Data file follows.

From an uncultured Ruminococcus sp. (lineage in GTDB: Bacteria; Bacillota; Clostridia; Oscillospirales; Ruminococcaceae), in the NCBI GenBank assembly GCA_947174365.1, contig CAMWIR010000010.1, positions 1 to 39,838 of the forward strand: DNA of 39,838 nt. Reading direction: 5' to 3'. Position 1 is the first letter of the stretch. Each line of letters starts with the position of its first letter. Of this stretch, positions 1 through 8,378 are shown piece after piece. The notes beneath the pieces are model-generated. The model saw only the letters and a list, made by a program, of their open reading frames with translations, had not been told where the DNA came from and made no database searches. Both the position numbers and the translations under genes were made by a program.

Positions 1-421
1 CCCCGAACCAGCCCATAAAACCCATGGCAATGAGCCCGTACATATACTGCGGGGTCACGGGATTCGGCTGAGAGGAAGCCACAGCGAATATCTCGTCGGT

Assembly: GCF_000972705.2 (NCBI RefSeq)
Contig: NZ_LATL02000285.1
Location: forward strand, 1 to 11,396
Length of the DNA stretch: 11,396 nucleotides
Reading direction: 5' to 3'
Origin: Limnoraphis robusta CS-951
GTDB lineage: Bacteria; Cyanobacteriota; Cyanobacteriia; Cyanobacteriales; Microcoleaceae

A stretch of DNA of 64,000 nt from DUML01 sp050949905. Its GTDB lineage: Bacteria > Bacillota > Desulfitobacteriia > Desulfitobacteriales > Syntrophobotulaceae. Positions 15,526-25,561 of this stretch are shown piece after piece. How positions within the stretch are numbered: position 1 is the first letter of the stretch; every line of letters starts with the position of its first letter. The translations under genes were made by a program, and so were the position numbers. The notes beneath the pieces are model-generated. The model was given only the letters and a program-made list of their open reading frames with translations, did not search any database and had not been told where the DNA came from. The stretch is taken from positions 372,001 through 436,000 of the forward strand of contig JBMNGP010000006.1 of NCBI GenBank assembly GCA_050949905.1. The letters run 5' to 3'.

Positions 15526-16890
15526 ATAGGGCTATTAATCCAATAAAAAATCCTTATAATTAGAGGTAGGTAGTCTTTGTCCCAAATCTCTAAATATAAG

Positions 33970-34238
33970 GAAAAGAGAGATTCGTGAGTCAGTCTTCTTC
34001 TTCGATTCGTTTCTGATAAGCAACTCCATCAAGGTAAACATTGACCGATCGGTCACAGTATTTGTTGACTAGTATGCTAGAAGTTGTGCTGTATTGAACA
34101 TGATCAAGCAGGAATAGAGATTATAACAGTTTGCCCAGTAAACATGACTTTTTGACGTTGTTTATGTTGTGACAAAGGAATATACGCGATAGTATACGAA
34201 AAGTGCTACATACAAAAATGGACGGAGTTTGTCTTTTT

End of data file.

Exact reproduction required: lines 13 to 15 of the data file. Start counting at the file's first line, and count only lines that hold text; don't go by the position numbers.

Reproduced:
15526 ATAGGGCTATTAATCCAATAAAAAATCCTTATAATTAGAGGTAGGTAGTCTTTGTCCCAAATCTCTAAATATAAG

Positions 33970-34238
33970 GAAAAGAGAGATTCGTGAGTCAGTCTTCTTC